The Paper

By Wiley Wei-Chiun Ho

June 5, 2023

The Paper

I recently framed the first piece of paper where my anglicized name appears. I paid extra for the non-reflective glass, so that viewers can see the details, including the black and white passport photo of my six-year-old self, looking very serious.  

On the lefthand corner is a red seal with traditional Chinese characters, asserting the officialness of the document. The paper bears my birthdate, the names of my parents, my hometown in Taiwan, the fee paid.  

Deep creases line the paper north-south, east-west. Not even the best matting can straighten the years it’s spent in a dark drawer, folded in on itself.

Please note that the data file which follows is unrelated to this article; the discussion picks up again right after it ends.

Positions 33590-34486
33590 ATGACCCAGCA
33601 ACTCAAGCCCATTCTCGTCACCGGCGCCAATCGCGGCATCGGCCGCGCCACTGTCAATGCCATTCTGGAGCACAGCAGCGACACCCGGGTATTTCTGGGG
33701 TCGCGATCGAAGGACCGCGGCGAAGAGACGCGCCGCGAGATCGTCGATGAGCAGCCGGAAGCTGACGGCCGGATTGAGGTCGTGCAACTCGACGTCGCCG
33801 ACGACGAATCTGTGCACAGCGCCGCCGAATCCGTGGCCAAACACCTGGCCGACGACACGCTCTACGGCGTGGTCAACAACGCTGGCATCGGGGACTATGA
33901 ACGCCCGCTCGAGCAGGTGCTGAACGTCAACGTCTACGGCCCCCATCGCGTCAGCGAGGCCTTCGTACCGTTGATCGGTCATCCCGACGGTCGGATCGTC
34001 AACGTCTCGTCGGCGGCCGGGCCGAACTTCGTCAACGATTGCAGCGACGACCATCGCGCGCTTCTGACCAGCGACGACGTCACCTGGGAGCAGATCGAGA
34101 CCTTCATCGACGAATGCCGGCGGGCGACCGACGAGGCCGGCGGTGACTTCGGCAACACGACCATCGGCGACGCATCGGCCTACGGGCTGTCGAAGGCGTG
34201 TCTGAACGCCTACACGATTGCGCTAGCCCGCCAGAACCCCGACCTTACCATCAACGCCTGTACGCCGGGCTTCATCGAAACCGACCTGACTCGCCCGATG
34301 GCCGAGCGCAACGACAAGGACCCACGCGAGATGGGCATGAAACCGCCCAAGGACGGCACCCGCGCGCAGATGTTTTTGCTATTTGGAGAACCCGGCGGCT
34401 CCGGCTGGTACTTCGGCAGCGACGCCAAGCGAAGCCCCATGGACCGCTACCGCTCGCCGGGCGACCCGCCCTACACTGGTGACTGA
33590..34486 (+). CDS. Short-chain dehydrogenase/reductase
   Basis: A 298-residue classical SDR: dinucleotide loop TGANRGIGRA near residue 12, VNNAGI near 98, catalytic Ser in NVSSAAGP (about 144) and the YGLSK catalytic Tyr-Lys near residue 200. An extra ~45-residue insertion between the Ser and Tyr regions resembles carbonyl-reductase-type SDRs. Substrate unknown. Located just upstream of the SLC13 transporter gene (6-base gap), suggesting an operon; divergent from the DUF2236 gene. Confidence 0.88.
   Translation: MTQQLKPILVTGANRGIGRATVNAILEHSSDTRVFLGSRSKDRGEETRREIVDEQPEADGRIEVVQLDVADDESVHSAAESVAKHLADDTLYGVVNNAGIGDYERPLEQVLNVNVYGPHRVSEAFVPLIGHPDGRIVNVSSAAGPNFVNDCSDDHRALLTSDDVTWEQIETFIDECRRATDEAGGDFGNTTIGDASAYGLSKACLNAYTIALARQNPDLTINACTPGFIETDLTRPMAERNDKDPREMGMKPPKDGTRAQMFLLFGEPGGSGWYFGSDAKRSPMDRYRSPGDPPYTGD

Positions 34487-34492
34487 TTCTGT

I hid it for all the time I was a newcomer growing up in this country, even after it no longer felt foreign, even after my country of origin grew foreign to me. When I became a citizen, I was still a child, and I pretended to have been born here. I lied to teachers and strangers, later, to friends and lovers. Maybe I lied because I was tired of being asked, confused why they kept asking when I sounded every bit like them. Back then, I didn’t know about internalized racism, even as I pretended, emulated everything except what my own skin refused to betray.   

The paper, buried in a drawer for decades, is perfectly preserved. Despite the creases – or perhaps because of them – it has character. Like a late bloomer, unexpectedly bold, it is now on display for anyone to admire.  

 

Wiley Wei-Chiun Ho identifies as Generation 1.5, inhabiting the liminal spaces between cultures and identities. Her short stories and personal essays have appeared in anthologies and literary journals. Wiley is at work on her first book, a memoir about growing up in a Taiwanese-Canadian “astronaut” family.

 

Image courtesy of the author

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